First of all, maintaining the Coalition. Maintaining the support of the Coalition is key to our effort. Our diplomats have worked to sustain support in the U.N. for necessary measures and had a considerable degree of success in that regard. The support of the Gulf Coalition countries, Saudi Arabia and the smaller countries in the Gulf, remains critical to continued containment and to any prospect for success in a long-term policy with respect to Iraq.

    Secretary Cohen is now in the final days of a trip to the region to consult with our friends. His consultations have reaffirmed our strong security partnerships. Our friends in the region have expressed interest in gaining access to early warning information on ballistic missile launches.

    The broader situation is that while Saddam continues to have a substantial degree of popularity among the Arab populace and the Gulf countries therefore have to be very circumspect in what they say, the Gulf countries and their governments have been supportive of our policies at base because they understand the danger that Saddam poses to their interest and indeed to the Arab cause.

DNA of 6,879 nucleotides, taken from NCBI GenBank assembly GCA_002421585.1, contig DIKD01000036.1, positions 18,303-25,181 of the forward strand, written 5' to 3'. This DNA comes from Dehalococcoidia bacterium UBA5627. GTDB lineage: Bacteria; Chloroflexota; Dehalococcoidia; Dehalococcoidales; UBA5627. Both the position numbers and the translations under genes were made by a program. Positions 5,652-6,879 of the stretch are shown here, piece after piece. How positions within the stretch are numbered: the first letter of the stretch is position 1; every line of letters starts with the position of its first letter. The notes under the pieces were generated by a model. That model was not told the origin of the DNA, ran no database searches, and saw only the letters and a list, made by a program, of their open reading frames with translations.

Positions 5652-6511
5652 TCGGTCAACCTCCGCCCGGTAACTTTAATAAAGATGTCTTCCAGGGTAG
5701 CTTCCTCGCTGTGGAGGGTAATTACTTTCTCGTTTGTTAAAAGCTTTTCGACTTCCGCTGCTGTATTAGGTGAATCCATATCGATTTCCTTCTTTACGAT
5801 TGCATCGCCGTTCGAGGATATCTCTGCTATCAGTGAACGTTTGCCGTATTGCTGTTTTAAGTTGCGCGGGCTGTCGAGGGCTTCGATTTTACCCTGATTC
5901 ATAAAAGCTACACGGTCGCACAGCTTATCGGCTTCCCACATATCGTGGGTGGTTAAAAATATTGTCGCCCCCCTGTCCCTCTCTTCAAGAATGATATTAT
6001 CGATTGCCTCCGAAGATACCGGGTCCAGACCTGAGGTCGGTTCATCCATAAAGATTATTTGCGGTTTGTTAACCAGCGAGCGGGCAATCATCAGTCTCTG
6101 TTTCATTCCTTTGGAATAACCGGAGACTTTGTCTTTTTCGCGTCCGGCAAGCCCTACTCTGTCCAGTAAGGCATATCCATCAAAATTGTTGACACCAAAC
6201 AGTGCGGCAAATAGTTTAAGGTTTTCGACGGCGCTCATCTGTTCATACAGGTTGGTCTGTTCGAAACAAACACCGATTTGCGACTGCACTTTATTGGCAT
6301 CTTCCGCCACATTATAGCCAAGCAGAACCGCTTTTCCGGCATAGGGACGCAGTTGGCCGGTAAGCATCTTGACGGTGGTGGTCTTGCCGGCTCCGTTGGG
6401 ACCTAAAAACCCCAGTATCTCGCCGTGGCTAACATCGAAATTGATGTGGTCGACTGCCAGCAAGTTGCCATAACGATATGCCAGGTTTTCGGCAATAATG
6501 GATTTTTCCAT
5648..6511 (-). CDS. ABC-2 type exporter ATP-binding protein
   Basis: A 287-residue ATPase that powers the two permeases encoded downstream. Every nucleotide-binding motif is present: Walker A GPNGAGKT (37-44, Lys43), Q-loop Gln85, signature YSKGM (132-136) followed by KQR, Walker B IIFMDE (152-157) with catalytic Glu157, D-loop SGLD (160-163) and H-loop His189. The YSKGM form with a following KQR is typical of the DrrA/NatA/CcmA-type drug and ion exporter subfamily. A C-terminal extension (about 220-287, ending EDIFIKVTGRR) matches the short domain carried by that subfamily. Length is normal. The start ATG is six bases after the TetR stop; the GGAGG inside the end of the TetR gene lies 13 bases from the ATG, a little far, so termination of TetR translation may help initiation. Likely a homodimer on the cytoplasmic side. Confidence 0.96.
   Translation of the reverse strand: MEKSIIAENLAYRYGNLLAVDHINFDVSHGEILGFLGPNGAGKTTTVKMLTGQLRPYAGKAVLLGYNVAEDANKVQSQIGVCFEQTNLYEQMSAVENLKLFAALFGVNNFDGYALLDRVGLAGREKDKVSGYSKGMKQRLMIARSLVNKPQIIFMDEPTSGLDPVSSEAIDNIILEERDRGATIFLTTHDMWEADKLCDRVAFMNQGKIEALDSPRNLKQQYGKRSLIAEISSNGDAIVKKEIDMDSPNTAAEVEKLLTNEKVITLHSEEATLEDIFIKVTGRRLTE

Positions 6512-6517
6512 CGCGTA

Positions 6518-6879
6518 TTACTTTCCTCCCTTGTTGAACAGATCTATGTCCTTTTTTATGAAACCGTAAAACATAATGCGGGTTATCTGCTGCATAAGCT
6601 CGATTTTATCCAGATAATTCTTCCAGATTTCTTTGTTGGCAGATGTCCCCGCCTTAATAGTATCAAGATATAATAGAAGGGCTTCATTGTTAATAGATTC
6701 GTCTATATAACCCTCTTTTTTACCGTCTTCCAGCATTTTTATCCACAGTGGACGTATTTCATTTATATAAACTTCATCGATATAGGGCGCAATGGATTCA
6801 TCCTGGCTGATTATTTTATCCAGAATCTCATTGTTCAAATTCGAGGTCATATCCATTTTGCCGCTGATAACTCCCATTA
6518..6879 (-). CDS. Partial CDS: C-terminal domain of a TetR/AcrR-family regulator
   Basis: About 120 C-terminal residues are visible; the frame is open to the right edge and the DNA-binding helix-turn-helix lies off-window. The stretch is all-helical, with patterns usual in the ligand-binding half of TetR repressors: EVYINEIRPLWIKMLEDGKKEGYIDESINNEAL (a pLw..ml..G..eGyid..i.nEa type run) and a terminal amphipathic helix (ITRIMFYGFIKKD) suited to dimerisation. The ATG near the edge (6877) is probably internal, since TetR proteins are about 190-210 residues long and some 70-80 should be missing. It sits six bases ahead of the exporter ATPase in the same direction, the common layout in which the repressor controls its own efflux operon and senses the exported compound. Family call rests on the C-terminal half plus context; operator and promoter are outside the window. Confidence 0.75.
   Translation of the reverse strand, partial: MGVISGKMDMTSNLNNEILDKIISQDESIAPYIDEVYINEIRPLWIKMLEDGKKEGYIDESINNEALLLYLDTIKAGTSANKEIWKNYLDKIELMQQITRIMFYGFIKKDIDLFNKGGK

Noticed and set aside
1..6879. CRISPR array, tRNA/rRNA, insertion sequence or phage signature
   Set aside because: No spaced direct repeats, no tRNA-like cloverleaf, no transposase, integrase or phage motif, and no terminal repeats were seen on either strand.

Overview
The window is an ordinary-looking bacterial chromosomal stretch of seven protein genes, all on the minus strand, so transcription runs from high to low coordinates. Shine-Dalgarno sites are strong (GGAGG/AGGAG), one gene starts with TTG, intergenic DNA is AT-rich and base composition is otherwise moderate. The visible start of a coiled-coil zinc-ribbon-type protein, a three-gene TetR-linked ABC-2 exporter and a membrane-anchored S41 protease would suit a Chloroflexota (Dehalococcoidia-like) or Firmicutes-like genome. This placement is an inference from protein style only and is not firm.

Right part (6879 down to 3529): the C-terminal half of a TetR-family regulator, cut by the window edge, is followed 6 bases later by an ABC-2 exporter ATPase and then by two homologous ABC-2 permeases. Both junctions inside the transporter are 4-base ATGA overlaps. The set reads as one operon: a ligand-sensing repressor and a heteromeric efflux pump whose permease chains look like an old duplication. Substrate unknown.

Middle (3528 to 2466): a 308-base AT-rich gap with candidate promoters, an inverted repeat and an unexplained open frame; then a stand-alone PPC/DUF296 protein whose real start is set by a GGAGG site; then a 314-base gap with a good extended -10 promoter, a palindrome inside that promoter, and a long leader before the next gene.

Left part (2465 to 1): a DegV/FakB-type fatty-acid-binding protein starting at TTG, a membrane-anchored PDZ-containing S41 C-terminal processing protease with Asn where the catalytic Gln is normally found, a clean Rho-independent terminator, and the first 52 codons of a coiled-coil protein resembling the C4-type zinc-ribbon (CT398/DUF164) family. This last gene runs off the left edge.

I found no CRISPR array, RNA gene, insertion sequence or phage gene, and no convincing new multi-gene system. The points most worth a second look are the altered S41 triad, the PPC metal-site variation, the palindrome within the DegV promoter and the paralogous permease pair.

Second, sanctions are key to keeping the pressure on Saddam in denying his regime the financial resources to rebuild his power. But it is important that we make clear that the sanctions are not impacting the Iraqi people.
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    The United States long supported the so-called oil for food program, whose introduction was delayed for a long time because Saddam Hussein refused to set up the system. It has now been set up. It is operating. It has been a substantial success in providing additional food, medical, and other humanitarian supplies to the Iraqi people. Just as an example, although conditions in Iraq, there is no question, are still difficult, Iraqi grain supplies, taking domestic and imported production combined, are now back essentially to their pre-1991 levels.

    The oil for food program is working. And indeed it has the effect of assuring, from a humanitarian point of view, Iran's oil export earnings go exclusively for urgent humanitarian needs as well as for operating the oil production system and for paying a variety of international bills, but they cannot be diverted to Saddam's weapons programs and the desires of the elite.

    We have supported various measures intended to make the oil for food program more effective, both because we think it should be more effective—we have no quarrel with the Iraqi people and it does not serve our interest to have them suffer—but also for the practical reason that it is important to be able to say to the Arab world that we have taken steps to do what we can to alleviate any suffering caused by the sanctions program. We have, for example, agreed to lift the cap on the amount of oil that he can sell. We have streamlined the programs for approving transactions under the oil for food program.